Numerous countries and regions now have very active space programs, and the number is increasing. These maturing capabilities around the world create a plethora of potential partners for cooperative space endeavors, while at the same time heightening competitiveness in the international space arena. This book summarizes a public workshop held in November 2008 for the purpose of reviewing past and present cooperation, coordination, and competition mechanisms for space and Earth science research and space exploration; identifying significant lessons learned; and discussing how those lessons could best be applied in the future, particularly in the areas of cooperation and collaboration. Presentations and initial discussion focused on past and present experiences in international cooperation and competition to identify "lessons learned." Those lessons learned were then used as the starting point for subsequent discussions on the most effective ways for structuring future cooperation or coordination in space and Earth science research and space exploration. The goal of the workshop was not to develop a specific model for future cooperation or coordination, but rather to explore the advantages and disadvantages of various approaches and stimulate further deliberation on this important topic.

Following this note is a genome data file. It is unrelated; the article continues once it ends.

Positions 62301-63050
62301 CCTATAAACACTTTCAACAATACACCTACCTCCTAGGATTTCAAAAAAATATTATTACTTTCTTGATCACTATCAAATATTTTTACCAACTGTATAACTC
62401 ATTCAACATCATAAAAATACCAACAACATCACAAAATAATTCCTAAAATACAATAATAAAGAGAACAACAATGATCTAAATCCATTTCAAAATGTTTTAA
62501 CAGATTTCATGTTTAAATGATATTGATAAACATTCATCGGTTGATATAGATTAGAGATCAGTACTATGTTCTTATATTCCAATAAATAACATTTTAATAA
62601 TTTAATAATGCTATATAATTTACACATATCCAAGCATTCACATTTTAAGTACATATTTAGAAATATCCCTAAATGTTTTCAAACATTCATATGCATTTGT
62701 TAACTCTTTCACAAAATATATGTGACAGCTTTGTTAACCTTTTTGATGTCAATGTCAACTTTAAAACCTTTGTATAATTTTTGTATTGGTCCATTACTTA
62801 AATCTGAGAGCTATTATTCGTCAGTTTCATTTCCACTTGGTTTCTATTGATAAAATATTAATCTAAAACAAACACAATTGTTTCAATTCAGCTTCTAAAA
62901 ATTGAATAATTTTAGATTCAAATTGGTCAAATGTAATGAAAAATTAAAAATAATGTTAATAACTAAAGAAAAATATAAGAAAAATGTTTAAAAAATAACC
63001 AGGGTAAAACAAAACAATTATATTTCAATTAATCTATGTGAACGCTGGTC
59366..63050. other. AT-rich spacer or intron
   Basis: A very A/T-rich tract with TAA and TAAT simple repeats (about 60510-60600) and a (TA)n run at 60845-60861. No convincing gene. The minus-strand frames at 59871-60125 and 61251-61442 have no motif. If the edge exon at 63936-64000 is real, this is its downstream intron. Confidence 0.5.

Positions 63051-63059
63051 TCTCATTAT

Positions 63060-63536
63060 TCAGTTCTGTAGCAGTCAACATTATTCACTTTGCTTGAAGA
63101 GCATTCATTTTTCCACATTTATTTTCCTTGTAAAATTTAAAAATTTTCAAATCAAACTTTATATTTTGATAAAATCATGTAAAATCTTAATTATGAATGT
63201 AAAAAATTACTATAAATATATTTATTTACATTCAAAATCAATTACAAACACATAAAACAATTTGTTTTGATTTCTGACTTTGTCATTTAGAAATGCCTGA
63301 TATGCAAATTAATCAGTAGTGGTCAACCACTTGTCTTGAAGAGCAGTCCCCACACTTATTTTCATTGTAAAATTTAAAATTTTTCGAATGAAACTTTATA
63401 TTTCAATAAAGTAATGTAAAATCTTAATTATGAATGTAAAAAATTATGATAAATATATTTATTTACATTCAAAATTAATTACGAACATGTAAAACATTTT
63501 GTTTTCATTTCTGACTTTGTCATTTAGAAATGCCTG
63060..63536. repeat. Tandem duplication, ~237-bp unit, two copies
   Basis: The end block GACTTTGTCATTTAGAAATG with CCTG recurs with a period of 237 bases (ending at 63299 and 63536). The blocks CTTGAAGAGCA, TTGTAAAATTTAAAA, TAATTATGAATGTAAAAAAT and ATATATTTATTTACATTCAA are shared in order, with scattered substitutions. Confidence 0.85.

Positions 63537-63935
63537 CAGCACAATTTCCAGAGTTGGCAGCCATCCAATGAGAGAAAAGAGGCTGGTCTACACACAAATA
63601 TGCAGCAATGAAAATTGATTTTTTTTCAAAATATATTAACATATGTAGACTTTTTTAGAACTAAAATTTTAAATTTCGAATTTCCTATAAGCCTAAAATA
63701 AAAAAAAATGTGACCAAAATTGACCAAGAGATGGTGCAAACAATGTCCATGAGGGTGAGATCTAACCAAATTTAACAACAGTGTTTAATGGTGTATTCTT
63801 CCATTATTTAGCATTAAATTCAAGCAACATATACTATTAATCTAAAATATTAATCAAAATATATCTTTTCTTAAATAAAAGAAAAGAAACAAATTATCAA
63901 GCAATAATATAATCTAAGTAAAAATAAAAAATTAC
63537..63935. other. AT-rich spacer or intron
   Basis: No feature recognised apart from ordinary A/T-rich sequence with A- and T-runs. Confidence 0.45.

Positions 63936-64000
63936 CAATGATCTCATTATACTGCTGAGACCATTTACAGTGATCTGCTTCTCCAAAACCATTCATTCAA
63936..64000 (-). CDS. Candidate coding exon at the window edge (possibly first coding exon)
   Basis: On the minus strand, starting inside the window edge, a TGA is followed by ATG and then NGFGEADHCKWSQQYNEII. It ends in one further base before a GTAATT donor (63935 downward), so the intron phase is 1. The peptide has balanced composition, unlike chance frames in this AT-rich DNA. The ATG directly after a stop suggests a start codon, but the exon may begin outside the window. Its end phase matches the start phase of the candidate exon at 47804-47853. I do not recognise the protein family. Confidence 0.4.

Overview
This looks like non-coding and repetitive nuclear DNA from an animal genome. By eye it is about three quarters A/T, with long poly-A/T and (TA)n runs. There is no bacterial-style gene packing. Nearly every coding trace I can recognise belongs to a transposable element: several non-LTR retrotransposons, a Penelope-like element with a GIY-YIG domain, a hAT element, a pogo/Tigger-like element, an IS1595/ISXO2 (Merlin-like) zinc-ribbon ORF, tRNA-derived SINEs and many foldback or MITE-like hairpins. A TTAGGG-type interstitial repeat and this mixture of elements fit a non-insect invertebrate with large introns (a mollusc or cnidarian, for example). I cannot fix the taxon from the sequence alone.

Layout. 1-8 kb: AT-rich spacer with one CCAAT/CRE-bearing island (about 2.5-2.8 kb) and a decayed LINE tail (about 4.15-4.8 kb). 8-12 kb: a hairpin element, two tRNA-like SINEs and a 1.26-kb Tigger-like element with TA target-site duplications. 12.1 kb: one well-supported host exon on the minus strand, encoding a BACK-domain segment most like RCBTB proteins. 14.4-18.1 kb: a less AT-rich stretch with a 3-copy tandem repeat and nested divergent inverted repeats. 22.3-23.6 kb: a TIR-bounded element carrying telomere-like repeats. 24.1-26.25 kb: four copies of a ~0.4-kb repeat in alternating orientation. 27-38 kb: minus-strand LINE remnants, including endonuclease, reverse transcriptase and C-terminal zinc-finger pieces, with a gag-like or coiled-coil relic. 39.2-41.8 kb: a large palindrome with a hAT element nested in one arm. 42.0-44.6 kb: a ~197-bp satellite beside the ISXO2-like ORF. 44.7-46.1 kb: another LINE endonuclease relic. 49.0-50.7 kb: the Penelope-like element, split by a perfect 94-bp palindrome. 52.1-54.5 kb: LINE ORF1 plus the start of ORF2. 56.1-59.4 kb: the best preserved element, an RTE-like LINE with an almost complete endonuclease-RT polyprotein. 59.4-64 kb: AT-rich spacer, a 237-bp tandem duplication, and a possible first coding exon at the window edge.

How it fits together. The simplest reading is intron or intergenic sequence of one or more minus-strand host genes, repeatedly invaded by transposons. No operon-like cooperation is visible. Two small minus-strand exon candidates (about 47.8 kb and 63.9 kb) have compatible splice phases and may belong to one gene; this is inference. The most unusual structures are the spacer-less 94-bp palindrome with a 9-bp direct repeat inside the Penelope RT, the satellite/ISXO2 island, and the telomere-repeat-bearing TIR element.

Approaches to Reducing the Use of Forced or Child Labor: Summary of a Workshop on Assessing Practice

by National Research Council of the National Academies

Globally, child labor and forced labor are widespread and complex problems. They are conceptually different phenomena, requiring different policy responses, though they may also overlap in practice. The Trafficking Victims Protection Act of 2000 (TVPA) was designed to reduce the use of child and forced labor in the production of goods consumed in the United States. The Act was reauthorized in 2003, 2005, and 2008. In response to provisions of TVPA, the the Bureau of International Labor Affairs requested that the National Research Council organize a two-day workshop. The workshop, summarized in this volume, discusses methods for identifying and organizing a standard set of practices that will reduce the likelihood that persons will use forced labor or child labor to produce goods, with a focus on business and governmental practices.

Are Chemical Journals Too Expensive And Inaccessible?: A Workshop Summary To The Chemical Sciences Roundtable